Dole already has backed another anti-Microsoft coalition. As previously reported, Microsoft competitors such as Netscape have hired the Washington law firm of the former Senate majority leader, Verner Liipfert Bernhard McPherson & Hand. In a Los Angeles Times opinion column, Dole backed away from earlier comments he made criticizing attempts to regulate the software giant by arguing that "Microsoft cannot be allowed to use its current dominance in personal computer operating system software to preclude competition."

Bork's anti-Microsoft lobbying is new, however. Having gained a reputation as one of the more conservative and outspoken appeals judges in the nation's capital, Bork argued that reining in the software giant is perfectly consistent with the free-market ideals that, as reported, are central to two of the three judges hearing Tuesday's arguments.

The Reagan White House nominated Bork for a seat on the U.S. Supreme Court, but he failed to win congressional approval. Bork now is a scholar at the American Enterprise Institute.

Microsoft, meanwhile, has quietly been ramping up its own lobbying efforts. The company's political ammunition includes an impressive array of powerful Democratic and Republican leaders. Conservatives include former chair of the Republican National Committee Haley Barbour; Grover Norquist, who runs a group called Americans for Tax reform; and Vin Weber, a codirector of the conservative think tank Empower America, which is affiliated with former White House drug czar Bill Bennett and former Congressman Jack Kemp. Liberal support includes former Congressmen Tom Downey, a close ally of Vice President Al Gore from law firm Downey Chandler.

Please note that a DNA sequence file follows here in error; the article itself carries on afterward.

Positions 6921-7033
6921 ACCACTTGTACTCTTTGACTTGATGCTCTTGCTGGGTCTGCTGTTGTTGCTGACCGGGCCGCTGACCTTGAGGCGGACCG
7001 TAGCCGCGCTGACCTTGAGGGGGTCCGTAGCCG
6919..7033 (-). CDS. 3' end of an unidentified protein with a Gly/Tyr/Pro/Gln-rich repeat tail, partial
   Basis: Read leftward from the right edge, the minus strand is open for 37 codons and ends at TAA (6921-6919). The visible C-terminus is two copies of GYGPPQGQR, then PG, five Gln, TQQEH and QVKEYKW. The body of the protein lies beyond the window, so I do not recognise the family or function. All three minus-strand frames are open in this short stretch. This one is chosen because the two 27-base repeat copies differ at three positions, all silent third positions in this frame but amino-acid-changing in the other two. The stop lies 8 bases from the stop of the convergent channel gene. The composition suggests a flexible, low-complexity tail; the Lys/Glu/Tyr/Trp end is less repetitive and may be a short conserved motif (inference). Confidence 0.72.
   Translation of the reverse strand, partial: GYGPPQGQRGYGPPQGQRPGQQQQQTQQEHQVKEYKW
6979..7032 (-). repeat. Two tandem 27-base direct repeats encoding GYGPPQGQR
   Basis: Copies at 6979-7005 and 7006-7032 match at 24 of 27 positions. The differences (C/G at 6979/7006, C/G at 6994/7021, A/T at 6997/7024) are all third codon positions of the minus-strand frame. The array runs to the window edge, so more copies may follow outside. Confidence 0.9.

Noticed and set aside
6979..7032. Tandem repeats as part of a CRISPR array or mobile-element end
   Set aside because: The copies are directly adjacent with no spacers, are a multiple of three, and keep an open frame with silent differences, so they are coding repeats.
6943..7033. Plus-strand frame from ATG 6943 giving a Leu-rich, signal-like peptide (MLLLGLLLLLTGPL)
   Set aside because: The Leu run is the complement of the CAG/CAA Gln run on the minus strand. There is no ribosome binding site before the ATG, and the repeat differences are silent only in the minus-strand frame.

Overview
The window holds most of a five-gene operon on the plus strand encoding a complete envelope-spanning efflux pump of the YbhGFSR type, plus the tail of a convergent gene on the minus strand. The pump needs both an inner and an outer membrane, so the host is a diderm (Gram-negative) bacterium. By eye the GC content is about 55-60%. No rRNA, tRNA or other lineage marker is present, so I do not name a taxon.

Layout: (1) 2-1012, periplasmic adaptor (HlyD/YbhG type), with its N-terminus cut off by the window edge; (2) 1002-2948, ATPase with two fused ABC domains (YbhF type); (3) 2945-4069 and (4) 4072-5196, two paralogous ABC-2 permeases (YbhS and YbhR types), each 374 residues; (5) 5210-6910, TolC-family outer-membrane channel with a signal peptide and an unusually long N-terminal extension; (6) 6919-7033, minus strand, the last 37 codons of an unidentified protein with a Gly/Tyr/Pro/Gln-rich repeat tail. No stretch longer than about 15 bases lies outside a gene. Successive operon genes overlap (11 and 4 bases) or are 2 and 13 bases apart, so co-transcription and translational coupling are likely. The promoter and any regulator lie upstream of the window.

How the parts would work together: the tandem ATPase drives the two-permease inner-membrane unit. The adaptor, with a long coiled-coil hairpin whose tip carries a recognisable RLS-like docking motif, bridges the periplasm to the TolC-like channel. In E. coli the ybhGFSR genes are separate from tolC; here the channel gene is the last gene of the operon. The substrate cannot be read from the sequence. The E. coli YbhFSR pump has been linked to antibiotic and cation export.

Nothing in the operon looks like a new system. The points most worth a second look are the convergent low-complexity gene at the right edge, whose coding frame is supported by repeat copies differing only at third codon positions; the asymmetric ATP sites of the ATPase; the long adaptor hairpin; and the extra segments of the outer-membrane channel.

But some of Microsoft's efforts have backfired recently. The Los Angeles Times reported last week that Microsoft secretly has been coordinating a media campaign that was designed to plant articles commissioned by the software giant "but presented by local firms as spontaneous testimonials."

Microsoft said it was "ironic" that anyone would criticize the company for trying to air its views on competition in the software industry. All of Microsoft's competitors are "ganging up" to launch a campaign against the company, spokesman Mark Murray said last week, and it is working to counter "negative and misleading information."